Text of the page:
Dr. Jorge Arango: This is premature babies are very sensitive because their lungs are not completely developed. Several components of their bodies are basically immature. There are very sensitive to hypoxia. That's lack of oxygen in tissues. Blood is in charge of the liver. Due to the lack of oxygen in the tissue in specific cells that are in the middle of your brain close to these areas that are the ventricles that hold cerebral spinal fluid, that's a completely different story, but around these areas these cells had extremely sensitive to the lack of oxygen. So when this lack of oxygen happens they bleed. They bleed inside the ventricles. When this bleed happens there are several outcomes that come and follow this insult. Some of the outcomes are the development of hydrocephalus. Hydrocephalus is accumulation of cerebral spinal fluid, so the babies have big heads. That is pretty much what ended up happening. Or there is actually these cells when they die they produce an insult to the cells next to them and so on, and these act like everything on our bodies as a chain reaction, so you produce a death around this area. Why is this area important, a lot of information from your brain pass through this area. So if these cells or areas are injured, then your body doesn't respond to what is happening in your head and you develop cerebral palsy.
Ted Simons: The study looks at the extra, the extra cellular RNA and how it applies in these situations and if you find out how it applies maybe you can find some treatment?
Dr. Jorge Arango: We're looking specifically into that. It was clear on the first question it was we don't know what is the role of it on this condition, however these hemorrhagic conditions in association with we're doing the part of -- these all are called intracranial bleeds, right?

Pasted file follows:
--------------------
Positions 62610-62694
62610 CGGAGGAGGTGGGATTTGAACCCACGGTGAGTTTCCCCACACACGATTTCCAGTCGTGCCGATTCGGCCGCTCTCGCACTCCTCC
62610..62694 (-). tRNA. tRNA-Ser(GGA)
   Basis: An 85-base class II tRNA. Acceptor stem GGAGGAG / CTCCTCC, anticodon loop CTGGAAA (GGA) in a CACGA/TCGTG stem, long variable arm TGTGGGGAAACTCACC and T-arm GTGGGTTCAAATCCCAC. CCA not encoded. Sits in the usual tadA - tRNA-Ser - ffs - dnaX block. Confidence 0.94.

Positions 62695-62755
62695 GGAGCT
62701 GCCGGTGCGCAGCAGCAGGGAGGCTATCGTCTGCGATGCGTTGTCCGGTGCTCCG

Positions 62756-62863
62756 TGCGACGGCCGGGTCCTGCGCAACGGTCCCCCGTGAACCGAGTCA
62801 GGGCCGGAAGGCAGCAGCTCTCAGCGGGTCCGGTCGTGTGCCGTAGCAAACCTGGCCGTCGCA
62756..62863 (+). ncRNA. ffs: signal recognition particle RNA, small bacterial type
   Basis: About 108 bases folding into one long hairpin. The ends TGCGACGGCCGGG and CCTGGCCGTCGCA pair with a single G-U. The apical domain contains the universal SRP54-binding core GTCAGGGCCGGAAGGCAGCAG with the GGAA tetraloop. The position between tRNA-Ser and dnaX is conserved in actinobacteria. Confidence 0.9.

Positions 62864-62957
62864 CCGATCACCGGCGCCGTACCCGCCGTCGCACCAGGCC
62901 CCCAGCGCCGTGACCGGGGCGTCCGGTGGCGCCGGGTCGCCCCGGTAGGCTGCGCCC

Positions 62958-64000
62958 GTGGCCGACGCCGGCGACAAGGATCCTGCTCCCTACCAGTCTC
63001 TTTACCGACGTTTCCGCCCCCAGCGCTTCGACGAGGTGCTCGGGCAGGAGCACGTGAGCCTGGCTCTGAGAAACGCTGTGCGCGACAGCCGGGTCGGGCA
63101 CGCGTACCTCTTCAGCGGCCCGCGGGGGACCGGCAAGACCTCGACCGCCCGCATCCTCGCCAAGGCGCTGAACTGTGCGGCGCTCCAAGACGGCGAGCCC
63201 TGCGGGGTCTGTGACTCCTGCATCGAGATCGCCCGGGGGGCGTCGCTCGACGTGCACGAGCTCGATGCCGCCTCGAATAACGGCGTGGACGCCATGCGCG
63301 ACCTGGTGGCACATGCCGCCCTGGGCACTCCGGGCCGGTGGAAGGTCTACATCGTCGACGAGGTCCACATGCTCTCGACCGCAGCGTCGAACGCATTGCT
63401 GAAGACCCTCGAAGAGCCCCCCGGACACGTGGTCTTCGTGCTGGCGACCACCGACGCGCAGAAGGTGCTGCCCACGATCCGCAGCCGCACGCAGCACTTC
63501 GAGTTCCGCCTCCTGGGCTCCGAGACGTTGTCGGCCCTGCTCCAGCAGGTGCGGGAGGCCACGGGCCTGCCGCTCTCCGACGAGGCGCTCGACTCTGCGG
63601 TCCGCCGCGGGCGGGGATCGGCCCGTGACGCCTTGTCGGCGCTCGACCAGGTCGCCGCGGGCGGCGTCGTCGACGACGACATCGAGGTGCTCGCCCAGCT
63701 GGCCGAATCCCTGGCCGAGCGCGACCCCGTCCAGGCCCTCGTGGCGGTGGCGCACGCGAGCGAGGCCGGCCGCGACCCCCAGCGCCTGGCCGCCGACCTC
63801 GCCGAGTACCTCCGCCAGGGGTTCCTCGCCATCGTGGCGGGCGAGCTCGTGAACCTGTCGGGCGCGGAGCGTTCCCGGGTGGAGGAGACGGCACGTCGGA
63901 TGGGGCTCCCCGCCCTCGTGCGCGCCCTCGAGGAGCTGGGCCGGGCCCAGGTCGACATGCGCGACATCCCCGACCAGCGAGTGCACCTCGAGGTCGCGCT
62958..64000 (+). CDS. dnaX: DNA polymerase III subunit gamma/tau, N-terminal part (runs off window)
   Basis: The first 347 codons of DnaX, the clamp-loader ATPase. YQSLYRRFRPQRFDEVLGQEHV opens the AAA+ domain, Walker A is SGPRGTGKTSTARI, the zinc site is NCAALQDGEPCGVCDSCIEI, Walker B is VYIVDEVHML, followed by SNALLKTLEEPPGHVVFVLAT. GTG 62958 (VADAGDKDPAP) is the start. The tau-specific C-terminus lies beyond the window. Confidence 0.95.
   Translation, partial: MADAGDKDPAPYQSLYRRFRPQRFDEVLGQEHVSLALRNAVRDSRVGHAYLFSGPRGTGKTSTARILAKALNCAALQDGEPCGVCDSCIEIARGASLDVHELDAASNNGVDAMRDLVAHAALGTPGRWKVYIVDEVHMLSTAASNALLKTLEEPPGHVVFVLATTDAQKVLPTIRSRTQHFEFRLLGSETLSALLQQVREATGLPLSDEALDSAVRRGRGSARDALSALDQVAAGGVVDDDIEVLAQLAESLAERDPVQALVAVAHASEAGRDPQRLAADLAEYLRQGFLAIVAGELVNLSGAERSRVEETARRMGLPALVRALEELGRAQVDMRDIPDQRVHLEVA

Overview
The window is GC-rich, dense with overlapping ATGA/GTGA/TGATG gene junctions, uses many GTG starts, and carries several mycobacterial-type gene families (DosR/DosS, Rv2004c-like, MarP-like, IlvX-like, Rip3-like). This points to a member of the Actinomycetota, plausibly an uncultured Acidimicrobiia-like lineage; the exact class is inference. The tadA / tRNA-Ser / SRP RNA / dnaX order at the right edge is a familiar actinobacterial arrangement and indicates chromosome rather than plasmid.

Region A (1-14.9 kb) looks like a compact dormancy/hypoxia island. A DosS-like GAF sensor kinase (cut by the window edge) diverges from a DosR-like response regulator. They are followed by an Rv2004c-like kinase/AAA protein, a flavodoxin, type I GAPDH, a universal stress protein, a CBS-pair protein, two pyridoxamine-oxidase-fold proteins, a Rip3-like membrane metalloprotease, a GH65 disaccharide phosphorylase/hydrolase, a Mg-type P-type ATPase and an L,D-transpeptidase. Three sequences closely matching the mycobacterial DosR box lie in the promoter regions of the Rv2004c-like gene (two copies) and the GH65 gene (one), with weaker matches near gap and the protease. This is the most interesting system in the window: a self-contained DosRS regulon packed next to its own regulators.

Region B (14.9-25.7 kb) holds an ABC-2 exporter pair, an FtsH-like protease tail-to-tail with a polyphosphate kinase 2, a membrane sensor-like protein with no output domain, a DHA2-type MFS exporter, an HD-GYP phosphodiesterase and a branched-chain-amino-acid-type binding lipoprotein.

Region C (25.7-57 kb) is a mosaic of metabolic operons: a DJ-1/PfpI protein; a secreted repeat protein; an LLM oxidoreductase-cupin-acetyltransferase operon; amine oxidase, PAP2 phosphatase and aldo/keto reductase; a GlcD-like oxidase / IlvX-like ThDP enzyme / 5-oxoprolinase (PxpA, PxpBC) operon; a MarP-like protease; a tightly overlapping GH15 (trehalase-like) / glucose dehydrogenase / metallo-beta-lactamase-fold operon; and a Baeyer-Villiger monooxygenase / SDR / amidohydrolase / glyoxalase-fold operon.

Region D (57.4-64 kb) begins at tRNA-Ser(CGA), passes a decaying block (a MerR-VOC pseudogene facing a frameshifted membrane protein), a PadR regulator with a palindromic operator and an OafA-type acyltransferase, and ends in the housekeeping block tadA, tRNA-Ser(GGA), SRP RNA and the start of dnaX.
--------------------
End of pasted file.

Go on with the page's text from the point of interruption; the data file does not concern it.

Ted Simons: Right.
Dr. Jorge Arango: So we're working on hemorrhage that are common in children or counterpart in St. Joseph hospital are looking at what happens on this when an adult has an aneurysm that breaks and releases the same substances. So what we're trying to identify is what changes are particular in how they change over time on these extra cellular RNA molecules to understand somehow the events that happen during the hemorrhage and why these things happen later.
Ted Simons: Does this mean better treatment or does it mean a better way to identify the possibility of these activities happening?
Dr. Jorge Arango: Both. What we will try to identify first is what happened and with what happened that means better diagnosis so we can be able to tell what's going to happen with you from the basis of how much substance are you releasing or what type of substance are you releasing. In the future, what we want to learn is, okay, if this substance is causing this, how can we block or stimulate this to make you better?
Ted Simons: How far along is the study?
Dr. Jorge Arango: We started late last year, tise first year has been pretty much identifying the best mechanism to test for the substance?
Ted Simons: Promising?
Dr. Jorge Arango: I hope so.
Ted Simons: Congratulations on great work. Good to have you here. Thanks for joining us.
Dr. Jorge Arango: Thank you so much.